Since 2009, in an effort to improve their health, many British people have stubbed out their last cigarette in favour of e-cigarettes.
In streets all over the country, clouds of strawberry, blueberry or even rainbow sherbet flavoured smoke waft through the air in place of nicotine scented mist associated with traditional smoking, and while e-cigarettes have been proven to be a healthier alternative to cigarettes, the World Health Organisation has deemed them a risk to health, as have many other countries.
If you're a vaper, and you're thinking of travelling abroad, you must check that you're able to carry your e-cig through the airport, the flight and even if you're allowed to use it in foreign countries - if you don't the consequences can be severe with fines and even prison a very real possibility in some countries!
As the use of e-cigarettes is a relatively new concept, the law is subject to frequent change, so be sure to check with the Foreign, Commonwealth & Development Office or your travel operator before you travel.
In Singapore the sale or use of any item seen to be imitating cigarettes or tobacco products, this includes e-cigarettes, toys and confectionery is banned. If you're found to be in possession of one of these banned items, you could face a fine of up to SD $5,000, approx. £2,780.
Indian and Thai authorities have banned the use of any e-cigarettes and vaping equipment and have been known to issue heavy fines and enforce prison sentences.
If you're travelling to Taiwan, be aware that you face imprisonment if you carry e-cigarettes through the border, as they're classed as a controlled drug.
In Hong Kong the use of nicotine in e-cigarettes in banned, as the liquid is classed as a category 1 poison, and the use of it can carry a fine of HK$100,000 approx. £9,700 and imprisonment of up to two years.
Look into upgrade costs, if available. For some the comfort of extra leg room, reclining seats and complimentary refreshments is worth the price. If you’re saving your money for the trip itself, you could invest a little extra in an allocated seat. This should keep you away from the seats next to the loo…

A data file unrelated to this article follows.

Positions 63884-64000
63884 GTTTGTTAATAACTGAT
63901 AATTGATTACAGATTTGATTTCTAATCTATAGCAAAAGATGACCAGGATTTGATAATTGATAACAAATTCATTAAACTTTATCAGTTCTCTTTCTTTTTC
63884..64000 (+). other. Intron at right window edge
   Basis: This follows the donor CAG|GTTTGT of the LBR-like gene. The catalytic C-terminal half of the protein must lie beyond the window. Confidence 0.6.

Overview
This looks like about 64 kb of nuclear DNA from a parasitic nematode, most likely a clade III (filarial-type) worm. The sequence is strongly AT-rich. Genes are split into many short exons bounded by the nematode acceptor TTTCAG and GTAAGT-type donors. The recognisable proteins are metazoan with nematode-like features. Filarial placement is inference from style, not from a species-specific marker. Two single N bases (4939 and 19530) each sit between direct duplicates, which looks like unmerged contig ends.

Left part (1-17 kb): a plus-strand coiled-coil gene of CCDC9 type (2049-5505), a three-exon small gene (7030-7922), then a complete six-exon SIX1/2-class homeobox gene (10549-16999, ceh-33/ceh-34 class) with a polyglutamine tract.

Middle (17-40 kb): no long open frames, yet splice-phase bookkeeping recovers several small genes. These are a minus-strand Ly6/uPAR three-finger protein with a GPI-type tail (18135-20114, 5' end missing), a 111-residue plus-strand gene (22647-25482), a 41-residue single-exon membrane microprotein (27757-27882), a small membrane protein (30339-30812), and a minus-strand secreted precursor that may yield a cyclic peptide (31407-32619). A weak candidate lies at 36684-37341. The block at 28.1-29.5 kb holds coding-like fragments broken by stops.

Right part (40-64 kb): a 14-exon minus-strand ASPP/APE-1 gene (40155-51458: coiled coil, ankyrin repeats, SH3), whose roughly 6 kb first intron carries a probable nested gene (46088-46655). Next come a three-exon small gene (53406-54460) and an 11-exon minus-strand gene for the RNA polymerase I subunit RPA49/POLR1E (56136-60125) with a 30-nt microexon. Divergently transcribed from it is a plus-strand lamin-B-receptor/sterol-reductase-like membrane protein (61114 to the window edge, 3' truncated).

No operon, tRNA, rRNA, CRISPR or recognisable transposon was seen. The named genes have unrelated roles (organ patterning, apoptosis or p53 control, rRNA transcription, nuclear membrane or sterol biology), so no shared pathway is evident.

The use of e-cigarettes has been banned in all mainland UK Airports. According to Gatwick Airport Guide most Airports class e-cigarettes as a tobacco product and therefore, they can only be used in designated areas outside of the main terminal buildings.
When travelling through security, any e-cigarettes and cartridges must be stored in your carry-on luggage, as they are strictly prohibited from being carried in the hold of the aircraft.
The issue with e-cigarettes is that many rules and laws are yet to catch up with their use, so specific guidelines are often hard to find so do your research before you book or at the very least, travel.
It's important to note that missed flights, holidays or costs as a result of being detained for carrying banned or restricted substance, will not be covered by your travel insurance. If in doubt, contact your tour operator, airport or the Foreign, Commonwealth & Development Office before you travel to check that you're following the rules.
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